Gareth Southgate urged England to use the pain of their Euro 2020 final defeat against Italy to fuel success in the future as the Three Lions boss accepted the blame for their heartbreaking penalty shoot-out defeat.
England failed to win their first major title since the 1966 World Cup as Marcus Rashford, Jadon Sancho and Bukayo Saka all missed penalties at Wembley on Sunday.
Southgate's side had made a dream start thanks to Luke Shaw's second-minute goal, but Italy showed their class to hit back through Leonardo Bonucci's second-half equaliser.
When it came to penalties, Southgate gambled by sending on late substitutes Rashford and Sancho specifically for their prowess from the spot.
The move backfired as England suffered the latest in a long line of bitter shoot-out defeats at major tournaments.
"That is my responsibility. I chose the guys to take the kicks. I told the players that nobody is on their own in that situation," Southgate said.
"It is my decision to give Saka that penalty. That is totally my responsibility. It is not him or Marcus or Jadon.
"Marcus and Jadon have been by far the best in the lead-in. It was a gamble (to bring them on), but if we gamble earlier we maybe lose the game in extra time."
England had actually won their last two penalty shoot-outs against Colombia at the 2018 World Cup and against Switzerland in the 2019 Nations League.
But even those successes weren't enough to keep Southgate's players from losing their nerve when the stakes were highest.
With over 60,000 fans roaring them on and millions more watching at home, sporting immortality beckoned for England if they had won the shoot-out.
"We've tracked them, what they've done with their clubs over a long period of time and what they've shown in training as well," Southgate said.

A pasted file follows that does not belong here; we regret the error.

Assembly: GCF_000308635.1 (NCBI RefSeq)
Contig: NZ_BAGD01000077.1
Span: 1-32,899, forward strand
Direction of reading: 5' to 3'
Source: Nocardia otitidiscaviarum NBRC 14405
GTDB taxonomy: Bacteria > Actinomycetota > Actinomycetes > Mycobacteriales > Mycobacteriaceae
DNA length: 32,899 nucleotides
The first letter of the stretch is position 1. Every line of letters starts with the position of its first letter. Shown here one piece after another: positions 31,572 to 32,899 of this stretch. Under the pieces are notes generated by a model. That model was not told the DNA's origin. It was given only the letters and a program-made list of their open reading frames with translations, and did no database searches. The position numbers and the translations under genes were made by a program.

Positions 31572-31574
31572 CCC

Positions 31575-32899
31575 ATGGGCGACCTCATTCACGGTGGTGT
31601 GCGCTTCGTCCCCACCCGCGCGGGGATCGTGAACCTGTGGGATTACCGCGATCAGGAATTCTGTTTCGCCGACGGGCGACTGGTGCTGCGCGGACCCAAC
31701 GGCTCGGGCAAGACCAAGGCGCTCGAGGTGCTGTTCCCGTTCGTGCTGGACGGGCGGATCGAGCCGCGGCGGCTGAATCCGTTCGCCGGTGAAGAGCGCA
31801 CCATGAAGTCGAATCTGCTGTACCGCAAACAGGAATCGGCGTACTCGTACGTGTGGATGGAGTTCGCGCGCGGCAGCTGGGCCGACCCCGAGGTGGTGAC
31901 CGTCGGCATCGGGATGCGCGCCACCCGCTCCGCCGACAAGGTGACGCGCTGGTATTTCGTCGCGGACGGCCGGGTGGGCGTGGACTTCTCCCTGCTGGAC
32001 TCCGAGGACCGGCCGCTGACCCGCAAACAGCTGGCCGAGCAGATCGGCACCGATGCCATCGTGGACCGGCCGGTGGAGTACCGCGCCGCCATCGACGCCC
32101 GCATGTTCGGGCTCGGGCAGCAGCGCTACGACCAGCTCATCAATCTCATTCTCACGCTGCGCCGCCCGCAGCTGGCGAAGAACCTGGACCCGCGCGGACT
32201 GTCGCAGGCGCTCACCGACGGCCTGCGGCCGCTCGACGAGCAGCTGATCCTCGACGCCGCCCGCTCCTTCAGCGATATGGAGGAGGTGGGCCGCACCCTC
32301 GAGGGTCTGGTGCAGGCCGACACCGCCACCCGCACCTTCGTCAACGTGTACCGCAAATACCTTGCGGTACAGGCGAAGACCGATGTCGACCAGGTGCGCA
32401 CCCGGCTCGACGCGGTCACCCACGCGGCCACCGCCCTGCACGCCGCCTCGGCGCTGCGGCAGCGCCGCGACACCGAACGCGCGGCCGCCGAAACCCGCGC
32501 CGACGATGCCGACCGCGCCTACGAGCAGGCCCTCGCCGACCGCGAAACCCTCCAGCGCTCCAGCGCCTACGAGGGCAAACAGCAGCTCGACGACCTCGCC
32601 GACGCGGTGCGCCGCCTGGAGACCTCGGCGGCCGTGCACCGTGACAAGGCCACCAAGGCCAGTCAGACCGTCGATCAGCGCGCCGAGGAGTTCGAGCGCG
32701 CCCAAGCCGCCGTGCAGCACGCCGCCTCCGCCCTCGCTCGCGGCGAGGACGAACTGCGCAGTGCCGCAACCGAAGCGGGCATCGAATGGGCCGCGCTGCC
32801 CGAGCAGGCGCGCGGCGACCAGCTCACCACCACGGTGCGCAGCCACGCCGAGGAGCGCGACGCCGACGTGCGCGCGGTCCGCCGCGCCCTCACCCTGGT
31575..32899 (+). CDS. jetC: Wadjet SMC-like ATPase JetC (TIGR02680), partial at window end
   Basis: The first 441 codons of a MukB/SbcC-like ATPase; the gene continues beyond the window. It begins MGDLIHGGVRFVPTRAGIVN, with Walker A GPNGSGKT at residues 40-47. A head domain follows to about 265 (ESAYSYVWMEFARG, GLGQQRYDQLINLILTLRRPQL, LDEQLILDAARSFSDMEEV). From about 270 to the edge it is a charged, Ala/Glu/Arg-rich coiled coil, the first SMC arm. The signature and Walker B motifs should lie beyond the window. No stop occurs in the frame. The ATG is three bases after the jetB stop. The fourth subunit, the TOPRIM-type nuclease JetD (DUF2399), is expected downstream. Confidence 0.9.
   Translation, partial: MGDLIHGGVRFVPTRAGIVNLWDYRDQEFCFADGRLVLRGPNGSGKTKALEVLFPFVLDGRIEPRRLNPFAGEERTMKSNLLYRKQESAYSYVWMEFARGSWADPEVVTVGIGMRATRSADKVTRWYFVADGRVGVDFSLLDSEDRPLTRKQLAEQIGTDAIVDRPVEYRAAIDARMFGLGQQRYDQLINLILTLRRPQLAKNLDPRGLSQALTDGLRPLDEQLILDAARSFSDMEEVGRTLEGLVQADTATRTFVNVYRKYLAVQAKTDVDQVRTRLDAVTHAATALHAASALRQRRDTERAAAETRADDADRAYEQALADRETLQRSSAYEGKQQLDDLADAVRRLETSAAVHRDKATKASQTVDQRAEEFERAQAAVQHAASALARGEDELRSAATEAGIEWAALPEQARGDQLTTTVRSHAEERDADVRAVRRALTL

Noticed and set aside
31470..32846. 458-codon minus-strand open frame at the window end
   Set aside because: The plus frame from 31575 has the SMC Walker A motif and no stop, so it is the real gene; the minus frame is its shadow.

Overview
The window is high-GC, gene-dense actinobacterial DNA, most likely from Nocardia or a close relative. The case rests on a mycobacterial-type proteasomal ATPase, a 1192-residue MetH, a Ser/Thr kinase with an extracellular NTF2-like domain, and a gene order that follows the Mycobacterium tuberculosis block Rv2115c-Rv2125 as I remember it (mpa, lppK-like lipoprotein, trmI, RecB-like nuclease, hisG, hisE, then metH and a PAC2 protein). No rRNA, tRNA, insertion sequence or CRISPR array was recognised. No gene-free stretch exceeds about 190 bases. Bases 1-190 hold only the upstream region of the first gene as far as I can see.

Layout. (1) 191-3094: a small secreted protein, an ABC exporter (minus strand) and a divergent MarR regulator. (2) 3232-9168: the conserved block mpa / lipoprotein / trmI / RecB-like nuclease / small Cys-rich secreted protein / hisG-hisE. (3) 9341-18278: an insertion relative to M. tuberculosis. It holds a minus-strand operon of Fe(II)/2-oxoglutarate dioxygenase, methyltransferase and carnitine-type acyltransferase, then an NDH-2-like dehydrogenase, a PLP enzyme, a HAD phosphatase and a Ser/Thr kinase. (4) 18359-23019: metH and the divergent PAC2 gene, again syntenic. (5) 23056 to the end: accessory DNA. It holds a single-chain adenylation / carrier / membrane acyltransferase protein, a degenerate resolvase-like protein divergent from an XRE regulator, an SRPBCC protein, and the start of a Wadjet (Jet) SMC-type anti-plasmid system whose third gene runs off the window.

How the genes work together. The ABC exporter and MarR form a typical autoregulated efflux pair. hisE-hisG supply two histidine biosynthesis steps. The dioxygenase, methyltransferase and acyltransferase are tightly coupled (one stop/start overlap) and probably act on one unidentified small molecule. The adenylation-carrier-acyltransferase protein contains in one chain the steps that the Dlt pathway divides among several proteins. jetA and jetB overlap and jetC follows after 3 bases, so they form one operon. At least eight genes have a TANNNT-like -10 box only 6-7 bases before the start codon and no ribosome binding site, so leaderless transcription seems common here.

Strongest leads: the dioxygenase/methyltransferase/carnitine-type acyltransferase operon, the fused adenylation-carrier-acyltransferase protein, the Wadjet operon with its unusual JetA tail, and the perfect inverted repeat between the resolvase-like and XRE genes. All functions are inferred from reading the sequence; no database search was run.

"That's the process that worked for us in Russia and in the Nations League. Tonight it didn't quite work."
Southgate admitted his side's lack of composure on the ball proved fatal as they allowed Italy to regain their composure following Shaw's opener.
"We did start well. They were bound to have a spell where they came into the game," Southgate said.
"We didn't keep the ball well enough in that initial period in the second half. It was our lack of composure in possession that turned the game. The way they used the ball was better than us."
After an uplifting run to their first European Championship final featuring memorable knockout stage wins over Germany, Ukraine and Denmark, Southgate and his players have to pick up the pieces after seeing their dreams shattered.
They have the 2022 World Cup in Qatar to aim for and Southgate believes they will be better for the experience of their Euro run.
"At the moment the players are understandably really quiet. Prince William has just been down to see them in the dressing room and has rightly thanked them for what they've done and being fulsome in his praise," Southgate said.
"I said we could have no recriminations. We win and lose together. They've got to walk away from here with their heads held high.
"They've done more than any other team in the last 50 or so years. In terms of the players, they should be incredibly proud of what they've done."
Mulling over the missed opportunity to lead England to a long-awaited major title, Southgate said he hoped the thrilling journey at least partially made up for the bitter ending.
"Tonight the balloon is burst isn't it? The feeling will be very empty I know," he said.
"That's hard for everyone to take. We wanted to give everyone one more night to continue the biggest party ever.
"We haven't been able to do that but I hope we've given everybody some incredible memories."